So, my last year at university I started running, not a lot, 30 to 45min sessions three or four days a week. This helped a little, but not a lot because of the continued drinking sessions multiple nights a week.
This carried on, improving ever so-slightly, for my first year or so after graduation. Then, I moved to London, a city known for it's drinking culture. However, as I knew literally no-one in the whole of the UK, my network had to be built from scratch. From a few chance encounters, my average running background and mentioning to a few folks that I was keen on getting into tri, the network began branching in an unexpected direction. I was making friends who talked about triathlons and marathons as if they were a natural part of life, a completely normal thing to do over the weekend. I was in awe.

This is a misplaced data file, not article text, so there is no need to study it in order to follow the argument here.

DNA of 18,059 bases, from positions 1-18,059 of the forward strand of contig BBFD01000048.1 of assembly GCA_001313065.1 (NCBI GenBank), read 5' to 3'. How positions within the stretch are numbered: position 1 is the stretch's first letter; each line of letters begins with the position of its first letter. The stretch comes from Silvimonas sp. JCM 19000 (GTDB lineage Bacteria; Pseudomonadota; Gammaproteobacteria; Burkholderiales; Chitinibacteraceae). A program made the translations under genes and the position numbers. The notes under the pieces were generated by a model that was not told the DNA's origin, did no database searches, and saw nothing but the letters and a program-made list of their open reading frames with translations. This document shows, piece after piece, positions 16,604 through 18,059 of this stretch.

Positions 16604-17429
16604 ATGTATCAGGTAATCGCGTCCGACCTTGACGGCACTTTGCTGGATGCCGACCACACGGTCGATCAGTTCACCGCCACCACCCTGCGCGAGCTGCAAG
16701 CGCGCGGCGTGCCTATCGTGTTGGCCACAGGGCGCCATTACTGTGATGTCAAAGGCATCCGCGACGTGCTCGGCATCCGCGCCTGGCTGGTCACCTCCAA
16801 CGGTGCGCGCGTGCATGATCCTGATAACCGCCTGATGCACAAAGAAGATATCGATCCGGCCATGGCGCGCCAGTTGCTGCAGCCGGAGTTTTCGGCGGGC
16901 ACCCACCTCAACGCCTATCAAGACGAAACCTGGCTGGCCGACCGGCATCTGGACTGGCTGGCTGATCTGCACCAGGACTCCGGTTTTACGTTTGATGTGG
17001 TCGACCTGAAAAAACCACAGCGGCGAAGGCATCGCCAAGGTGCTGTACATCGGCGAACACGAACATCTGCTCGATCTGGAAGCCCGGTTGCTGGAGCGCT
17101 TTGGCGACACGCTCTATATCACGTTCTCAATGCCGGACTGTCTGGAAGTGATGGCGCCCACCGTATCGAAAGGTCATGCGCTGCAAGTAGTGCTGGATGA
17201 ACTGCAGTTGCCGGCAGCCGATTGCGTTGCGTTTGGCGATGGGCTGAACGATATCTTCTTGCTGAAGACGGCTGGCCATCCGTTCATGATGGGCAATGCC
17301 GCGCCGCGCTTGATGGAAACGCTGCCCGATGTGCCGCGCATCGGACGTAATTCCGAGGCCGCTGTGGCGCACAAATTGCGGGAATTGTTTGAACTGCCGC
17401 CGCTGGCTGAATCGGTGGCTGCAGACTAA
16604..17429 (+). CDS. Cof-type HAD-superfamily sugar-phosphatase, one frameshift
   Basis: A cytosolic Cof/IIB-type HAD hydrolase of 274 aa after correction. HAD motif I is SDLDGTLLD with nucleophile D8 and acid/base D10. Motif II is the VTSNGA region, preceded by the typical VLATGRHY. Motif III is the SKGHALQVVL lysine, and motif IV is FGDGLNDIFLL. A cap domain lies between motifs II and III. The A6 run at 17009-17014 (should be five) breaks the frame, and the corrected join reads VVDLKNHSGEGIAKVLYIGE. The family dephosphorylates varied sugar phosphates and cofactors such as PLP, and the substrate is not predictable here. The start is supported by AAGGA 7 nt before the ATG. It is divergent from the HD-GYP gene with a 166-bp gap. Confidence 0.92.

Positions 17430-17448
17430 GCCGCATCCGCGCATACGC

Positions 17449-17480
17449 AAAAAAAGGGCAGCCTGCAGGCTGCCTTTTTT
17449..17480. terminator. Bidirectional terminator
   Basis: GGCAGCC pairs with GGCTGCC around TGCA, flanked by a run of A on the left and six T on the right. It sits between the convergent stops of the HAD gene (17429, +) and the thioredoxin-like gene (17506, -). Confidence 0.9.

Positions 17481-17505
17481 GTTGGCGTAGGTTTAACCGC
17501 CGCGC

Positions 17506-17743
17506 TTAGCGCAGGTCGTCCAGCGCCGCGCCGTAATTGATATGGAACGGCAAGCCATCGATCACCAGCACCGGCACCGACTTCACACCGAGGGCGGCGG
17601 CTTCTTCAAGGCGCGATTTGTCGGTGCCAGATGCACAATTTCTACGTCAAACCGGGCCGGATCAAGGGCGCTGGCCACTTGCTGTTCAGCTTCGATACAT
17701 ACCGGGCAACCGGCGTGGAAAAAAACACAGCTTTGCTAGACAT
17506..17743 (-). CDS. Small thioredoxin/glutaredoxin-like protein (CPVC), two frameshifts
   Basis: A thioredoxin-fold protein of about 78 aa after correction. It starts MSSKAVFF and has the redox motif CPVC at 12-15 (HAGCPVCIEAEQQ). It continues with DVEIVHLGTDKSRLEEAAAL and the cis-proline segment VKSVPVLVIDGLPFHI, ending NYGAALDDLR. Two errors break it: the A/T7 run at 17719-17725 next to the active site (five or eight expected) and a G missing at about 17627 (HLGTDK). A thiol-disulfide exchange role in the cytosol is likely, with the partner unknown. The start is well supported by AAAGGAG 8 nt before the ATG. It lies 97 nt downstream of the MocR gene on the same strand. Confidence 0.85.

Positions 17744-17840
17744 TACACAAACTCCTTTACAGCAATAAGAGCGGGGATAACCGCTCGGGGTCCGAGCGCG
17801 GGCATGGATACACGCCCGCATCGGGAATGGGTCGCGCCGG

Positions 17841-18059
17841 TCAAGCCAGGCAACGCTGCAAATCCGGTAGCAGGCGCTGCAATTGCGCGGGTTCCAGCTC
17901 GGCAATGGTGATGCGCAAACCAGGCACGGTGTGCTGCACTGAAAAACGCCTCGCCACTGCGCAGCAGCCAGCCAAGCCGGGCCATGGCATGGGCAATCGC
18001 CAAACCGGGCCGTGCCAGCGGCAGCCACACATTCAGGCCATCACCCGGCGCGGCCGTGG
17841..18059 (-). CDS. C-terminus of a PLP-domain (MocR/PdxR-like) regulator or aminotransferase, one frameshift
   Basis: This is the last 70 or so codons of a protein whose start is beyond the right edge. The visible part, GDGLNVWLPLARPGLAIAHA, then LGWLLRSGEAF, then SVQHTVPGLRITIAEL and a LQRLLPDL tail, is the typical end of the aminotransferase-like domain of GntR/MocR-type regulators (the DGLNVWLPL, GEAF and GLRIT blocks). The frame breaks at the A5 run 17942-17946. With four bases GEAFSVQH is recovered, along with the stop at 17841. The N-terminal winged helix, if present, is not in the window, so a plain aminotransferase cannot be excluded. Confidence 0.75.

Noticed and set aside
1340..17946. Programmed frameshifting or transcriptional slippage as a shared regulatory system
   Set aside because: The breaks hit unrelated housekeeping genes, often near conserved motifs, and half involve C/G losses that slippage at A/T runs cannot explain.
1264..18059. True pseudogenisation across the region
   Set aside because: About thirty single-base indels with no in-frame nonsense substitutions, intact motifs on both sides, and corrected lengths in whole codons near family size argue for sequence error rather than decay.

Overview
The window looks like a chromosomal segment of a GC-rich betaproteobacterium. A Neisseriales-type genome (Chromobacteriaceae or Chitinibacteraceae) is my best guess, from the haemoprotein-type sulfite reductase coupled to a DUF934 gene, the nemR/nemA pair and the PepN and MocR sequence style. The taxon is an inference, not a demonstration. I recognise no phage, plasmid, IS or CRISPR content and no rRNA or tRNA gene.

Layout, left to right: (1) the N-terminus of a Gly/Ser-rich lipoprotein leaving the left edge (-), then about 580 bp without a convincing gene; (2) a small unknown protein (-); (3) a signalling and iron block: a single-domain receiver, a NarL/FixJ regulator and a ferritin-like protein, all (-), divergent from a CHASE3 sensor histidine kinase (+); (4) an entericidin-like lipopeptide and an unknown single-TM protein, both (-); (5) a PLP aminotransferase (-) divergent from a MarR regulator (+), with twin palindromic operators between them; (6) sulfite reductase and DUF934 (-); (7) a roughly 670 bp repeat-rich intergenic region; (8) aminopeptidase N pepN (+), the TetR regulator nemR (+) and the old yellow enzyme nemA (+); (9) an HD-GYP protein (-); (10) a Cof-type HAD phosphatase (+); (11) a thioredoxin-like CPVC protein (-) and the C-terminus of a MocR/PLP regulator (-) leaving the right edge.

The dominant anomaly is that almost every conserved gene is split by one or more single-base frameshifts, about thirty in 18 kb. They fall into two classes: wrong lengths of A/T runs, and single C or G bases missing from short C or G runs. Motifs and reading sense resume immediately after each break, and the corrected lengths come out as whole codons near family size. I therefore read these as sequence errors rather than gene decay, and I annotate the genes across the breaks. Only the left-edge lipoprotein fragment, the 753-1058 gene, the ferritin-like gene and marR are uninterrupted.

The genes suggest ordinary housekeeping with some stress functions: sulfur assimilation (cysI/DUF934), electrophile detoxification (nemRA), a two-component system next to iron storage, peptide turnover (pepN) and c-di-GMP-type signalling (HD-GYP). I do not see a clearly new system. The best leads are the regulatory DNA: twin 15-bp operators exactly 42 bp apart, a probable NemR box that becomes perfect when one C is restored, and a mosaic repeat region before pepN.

With that, I signed up for my first marathon (combined it with trip to visit my brother in LA) and started working toward the shape that I am in today. As the weeks of training went by, I saw a few things: (i) having an organized program was much more efficient at getting me out every day than just taking it as I feel, (ii) the formula to distance racing isn't difficult (increase mileage gradually with a decreased week of work every so often for recovery) it just requires planning and effort and (iii) I didn't have time for all night drinking sessions and I actually preferred meeting friends for a pint or two then heading home.
By week fourteen or so, I was feeling better with each day, running 20mi for the long sessions and the bespoke suit I purchased before training was no longer such a great fit. It was the combined runner's high and visual re-enforcement from my changing shape that made me feel like my life was changing, for the better, on a daily basis.
|Spring '07 vs. Fall '10|
Since then, I've run three more marathons (NYC, Stratford-upon-Avon and Kildere) and am in the midst of planning the next one which will hopefully follow Bolton sometime this fall.